Neither does the hymnography, as my priest is so quick to point out.
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« Reply #85 on: November 22, 2010, 03:46:30 AM »

I really liked the movie.  I know that sounds like an odd thing to say and I agree, but I think (as someone earlier said) that we tend to whitewash the passion Gospels.  It's true that as Orthodox Christians, our focus is wisely/correctly placed on His resurrection, but I think it does us some good to actually reflect, from time to time, on just exactly what He endured for us.  Should Orthodox Christians fully embrace and endorse this movie?  I'll let you smarter folks debate that one, but I'm grateful Mr. Gibson gave this to us.  
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« Reply #86 on: November 22, 2010, 04:22:45 AM »

I was looking for reviews on this film from the Orthodox faith, yet didn't find any here. Anyone want to shed their opinion?

When I first saw the movie I was a bit repulsed at how they depicted Jesus, he comes off as a false prophet in the film, just get that vibe for some reason. But that was 6 years ago, I was thinking of watching it again. Not sure if it's on Blu-Ray.
I saw it several times, and own it. I don't see how he comes off as a false prophet.

If an Orthodox did it, there would be differences, but in the main it's quite Orthodox (and that includes the bloody scenes, btw. An Orthodox bishop complained about that, but missed the point that we have so whitewashed the Crucifixion that we don't face the reality it was).  Particularly the scene where He takes up His Cross.

That's an interesting point about Orthodox depictions of the crucifixion, e.g. in liturgy. I notice that traditional hagiographies of martyrs never shy away from the gruesome details.
Neither does the hymnography, as my priest is so quick to point out.

Good point. I just remember that in some Christian apologetics, including I think C. S. Lewis, they emphasize how restrained the description of Christ's life and death are, and how that is not what we would expect if the Gospels were simply hagiographies designed to enhance the reputation of the subject. In other words, the fact that the Gospels are not written in a typical hagiographic style is a reason for us to give them more credence. It's an interesting argument, but for Orthodox who also believe in the hagiographies it's a double-edged sword! It probably makes more sense to a Protestant like Lewis who doesn't venerate the saints.

That being said, I think my point about the different style of the Gospels stands. Is the difference as significant as I think it is?
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« Reply #87 on: November 22, 2010, 04:30:04 AM »

And by "traditional hagiographic style", I mean lengthy descriptions of the subject's overall virtue, the piety of his upbringing, the severity of his fasts, the extremity of the tortures he endured and the courage with which he endured it, along with plentiful and fantastic miracles along the way. Of course, in the Gospels you also have virtue, piety, fasting, torture, courage and miracles, but it just seems that it's delivered in a more subdued tone overall. Unless my interpretation has been overly affected by these apologetic arguments.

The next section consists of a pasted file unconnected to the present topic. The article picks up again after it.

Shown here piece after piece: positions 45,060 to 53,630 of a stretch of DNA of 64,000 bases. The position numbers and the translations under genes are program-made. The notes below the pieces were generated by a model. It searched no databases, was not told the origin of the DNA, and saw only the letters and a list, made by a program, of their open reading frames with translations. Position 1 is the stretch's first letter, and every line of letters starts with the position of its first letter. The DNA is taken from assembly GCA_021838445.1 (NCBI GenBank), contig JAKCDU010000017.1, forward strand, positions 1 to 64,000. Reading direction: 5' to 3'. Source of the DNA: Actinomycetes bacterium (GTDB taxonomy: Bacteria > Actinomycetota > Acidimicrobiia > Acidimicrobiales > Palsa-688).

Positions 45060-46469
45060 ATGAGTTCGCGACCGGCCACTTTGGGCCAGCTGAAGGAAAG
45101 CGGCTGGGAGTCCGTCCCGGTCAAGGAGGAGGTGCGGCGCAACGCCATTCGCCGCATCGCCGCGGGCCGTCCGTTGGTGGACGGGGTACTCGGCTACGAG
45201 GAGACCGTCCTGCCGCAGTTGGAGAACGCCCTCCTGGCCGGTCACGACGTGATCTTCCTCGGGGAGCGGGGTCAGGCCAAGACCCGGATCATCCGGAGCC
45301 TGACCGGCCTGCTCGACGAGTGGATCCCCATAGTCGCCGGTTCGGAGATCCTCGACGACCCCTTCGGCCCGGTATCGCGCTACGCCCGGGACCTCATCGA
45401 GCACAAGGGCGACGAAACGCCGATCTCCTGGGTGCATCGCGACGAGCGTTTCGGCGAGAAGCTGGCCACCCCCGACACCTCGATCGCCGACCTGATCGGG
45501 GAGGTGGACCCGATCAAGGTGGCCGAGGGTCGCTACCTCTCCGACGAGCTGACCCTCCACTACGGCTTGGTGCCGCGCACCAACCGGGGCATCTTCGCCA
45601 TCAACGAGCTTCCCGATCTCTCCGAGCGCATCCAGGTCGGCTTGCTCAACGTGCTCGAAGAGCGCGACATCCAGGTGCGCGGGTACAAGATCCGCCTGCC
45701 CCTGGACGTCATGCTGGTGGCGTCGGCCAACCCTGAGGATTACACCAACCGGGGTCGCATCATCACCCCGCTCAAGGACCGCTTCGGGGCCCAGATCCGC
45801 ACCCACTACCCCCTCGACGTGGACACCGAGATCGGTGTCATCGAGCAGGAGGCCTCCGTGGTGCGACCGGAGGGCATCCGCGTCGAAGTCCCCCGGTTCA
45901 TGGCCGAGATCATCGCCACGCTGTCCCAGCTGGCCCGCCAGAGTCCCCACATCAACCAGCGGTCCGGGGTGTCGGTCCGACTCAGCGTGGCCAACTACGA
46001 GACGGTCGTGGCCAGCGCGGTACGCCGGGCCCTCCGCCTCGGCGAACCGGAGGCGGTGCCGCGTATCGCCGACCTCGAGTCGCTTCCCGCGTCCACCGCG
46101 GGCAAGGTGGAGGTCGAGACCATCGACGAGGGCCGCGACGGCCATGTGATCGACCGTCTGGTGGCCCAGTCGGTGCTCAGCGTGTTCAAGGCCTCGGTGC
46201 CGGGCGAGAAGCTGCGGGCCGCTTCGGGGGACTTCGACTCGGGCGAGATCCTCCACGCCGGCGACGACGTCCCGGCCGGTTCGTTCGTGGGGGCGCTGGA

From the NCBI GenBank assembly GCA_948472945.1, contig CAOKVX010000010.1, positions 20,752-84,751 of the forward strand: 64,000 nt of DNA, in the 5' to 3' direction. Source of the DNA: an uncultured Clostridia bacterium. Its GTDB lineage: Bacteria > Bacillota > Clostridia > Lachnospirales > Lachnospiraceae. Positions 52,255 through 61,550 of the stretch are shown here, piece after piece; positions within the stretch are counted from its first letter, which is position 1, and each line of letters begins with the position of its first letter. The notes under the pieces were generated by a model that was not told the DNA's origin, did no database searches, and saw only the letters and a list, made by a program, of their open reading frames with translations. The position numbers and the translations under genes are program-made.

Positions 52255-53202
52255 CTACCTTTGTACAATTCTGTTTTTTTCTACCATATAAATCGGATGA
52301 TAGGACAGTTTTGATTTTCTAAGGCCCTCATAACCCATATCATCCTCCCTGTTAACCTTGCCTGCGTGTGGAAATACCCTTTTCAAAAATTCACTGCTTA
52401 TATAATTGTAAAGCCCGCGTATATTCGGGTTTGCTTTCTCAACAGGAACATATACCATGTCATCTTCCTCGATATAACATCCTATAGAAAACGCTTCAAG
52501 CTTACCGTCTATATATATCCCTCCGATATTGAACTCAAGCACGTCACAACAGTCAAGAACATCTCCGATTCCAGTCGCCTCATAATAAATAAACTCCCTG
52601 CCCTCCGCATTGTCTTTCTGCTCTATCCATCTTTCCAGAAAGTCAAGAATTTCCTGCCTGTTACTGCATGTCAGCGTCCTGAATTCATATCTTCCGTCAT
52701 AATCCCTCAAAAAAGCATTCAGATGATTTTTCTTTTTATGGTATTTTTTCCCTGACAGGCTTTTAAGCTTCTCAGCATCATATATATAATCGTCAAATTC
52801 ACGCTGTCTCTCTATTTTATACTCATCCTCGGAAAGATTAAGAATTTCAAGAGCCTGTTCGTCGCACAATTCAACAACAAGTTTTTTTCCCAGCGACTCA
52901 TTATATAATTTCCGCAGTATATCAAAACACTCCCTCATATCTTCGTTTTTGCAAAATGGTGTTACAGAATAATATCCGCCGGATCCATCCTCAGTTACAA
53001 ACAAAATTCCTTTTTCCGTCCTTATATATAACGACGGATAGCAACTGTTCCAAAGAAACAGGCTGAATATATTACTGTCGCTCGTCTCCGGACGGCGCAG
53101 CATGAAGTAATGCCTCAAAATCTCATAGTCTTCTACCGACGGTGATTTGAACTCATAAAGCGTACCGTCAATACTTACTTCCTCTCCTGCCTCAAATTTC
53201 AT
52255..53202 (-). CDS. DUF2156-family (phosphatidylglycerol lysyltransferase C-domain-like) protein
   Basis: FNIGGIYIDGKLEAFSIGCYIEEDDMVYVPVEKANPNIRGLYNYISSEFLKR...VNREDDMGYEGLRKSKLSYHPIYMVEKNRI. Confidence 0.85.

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« Reply #88 on: November 22, 2010, 04:39:13 AM »

I was looking for reviews on this film from the Orthodox faith, yet didn't find any here. Anyone want to shed their opinion?

When I first saw the movie I was a bit repulsed at how they depicted Jesus, he comes off as a false prophet in the film, just get that vibe for some reason. But that was 6 years ago, I was thinking of watching it again. Not sure if it's on Blu-Ray.
I saw it several times, and own it. I don't see how he comes off as a false prophet.

If an Orthodox did it, there would be differences, but in the main it's quite Orthodox (and that includes the bloody scenes, btw. An Orthodox bishop complained about that, but missed the point that we have so whitewashed the Crucifixion that we don't face the reality it was).  Particularly the scene where He takes up His Cross.

That's an interesting point about Orthodox depictions of the crucifixion, e.g. in liturgy. I notice that traditional hagiographies of martyrs never shy away from the gruesome details.
Neither does the hymnography, as my priest is so quick to point out.

Good point. I just remember that in some Christian apologetics, including I think C. S. Lewis, they emphasize how restrained the description of Christ's life and death are, and how that is not what we would expect if the Gospels were simply hagiographies designed to enhance the reputation of the subject. In other words, the fact that the Gospels are not written in a typical hagiographic style is a reason for us to give them more credence. It's an interesting argument, but for Orthodox who also believe in the hagiographies it's a double-edged sword! It probably makes more sense to a Protestant like Lewis who doesn't venerate the saints.

That being said, I think my point about the different style of the Gospels stands. Is the difference as significant as I think it is?
I don't know. ISTM the Gospels certainly don't whitewash the agony of Christ's Passion on the Cross, but they also don't make as much of the Passion as the hagiographic texts do of the saints, either. In the end, it seems that all the Gospel writers see the Passion in connection with and in the context of its fulfillment in the Resurrection. Christ IS risen! For the saints, however, this is a promise and a foretaste of their future resurrections, so we emphasize more how much they suffered for Christ that they might rise with Him on the Last Day.
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« Reply #89 on: November 22, 2010, 06:39:09 AM »

Here is what Frederica Mathewes-Green thinks of this film:

http://www.frederica.com/writings/the-passion-of-the-christ.html

A section from this article of hers is also quoted on the Orthodoxwiki page about Mary Magdalene.